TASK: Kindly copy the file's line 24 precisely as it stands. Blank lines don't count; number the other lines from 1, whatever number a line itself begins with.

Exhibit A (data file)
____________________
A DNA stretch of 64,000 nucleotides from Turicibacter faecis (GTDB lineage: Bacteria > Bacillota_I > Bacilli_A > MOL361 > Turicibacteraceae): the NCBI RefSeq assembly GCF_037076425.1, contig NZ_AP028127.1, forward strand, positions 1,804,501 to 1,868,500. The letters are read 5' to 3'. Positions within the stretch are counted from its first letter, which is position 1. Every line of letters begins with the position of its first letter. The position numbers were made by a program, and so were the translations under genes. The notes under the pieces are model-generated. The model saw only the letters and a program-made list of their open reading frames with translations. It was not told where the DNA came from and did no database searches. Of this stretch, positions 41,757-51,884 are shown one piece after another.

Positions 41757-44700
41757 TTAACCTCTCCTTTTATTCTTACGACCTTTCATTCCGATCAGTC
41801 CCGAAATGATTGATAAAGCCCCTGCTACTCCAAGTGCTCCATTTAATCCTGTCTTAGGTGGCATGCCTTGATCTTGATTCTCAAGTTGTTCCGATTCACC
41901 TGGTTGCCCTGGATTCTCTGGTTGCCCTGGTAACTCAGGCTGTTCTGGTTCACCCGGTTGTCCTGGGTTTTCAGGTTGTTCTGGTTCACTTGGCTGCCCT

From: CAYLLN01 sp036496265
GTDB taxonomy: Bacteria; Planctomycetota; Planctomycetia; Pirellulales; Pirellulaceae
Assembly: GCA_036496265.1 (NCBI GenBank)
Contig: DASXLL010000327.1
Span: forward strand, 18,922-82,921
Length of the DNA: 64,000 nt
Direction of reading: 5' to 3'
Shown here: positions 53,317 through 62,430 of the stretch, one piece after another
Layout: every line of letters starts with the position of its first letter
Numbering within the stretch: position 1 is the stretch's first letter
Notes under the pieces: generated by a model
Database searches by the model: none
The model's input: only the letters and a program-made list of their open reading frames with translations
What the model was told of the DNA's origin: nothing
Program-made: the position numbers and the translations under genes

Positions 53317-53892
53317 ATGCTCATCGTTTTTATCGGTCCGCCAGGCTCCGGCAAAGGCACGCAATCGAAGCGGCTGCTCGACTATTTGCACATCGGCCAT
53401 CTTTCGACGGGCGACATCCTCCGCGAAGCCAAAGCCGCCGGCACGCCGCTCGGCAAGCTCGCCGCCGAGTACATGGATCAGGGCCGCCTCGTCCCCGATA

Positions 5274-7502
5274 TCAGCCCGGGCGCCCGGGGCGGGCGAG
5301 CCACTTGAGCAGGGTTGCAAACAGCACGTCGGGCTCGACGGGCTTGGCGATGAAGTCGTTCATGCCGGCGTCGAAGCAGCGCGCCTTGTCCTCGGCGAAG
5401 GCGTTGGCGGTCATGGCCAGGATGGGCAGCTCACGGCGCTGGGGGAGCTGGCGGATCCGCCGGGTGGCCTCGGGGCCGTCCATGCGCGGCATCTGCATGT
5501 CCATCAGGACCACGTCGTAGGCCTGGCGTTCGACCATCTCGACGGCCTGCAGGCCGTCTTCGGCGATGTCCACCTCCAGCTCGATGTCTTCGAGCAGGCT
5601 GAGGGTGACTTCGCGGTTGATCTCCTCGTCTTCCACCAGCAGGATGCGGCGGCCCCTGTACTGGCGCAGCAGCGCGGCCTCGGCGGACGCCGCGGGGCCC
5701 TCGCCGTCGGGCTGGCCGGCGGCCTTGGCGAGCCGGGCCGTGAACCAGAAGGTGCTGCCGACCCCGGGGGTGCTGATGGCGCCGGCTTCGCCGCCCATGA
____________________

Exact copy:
Positions 5274-7502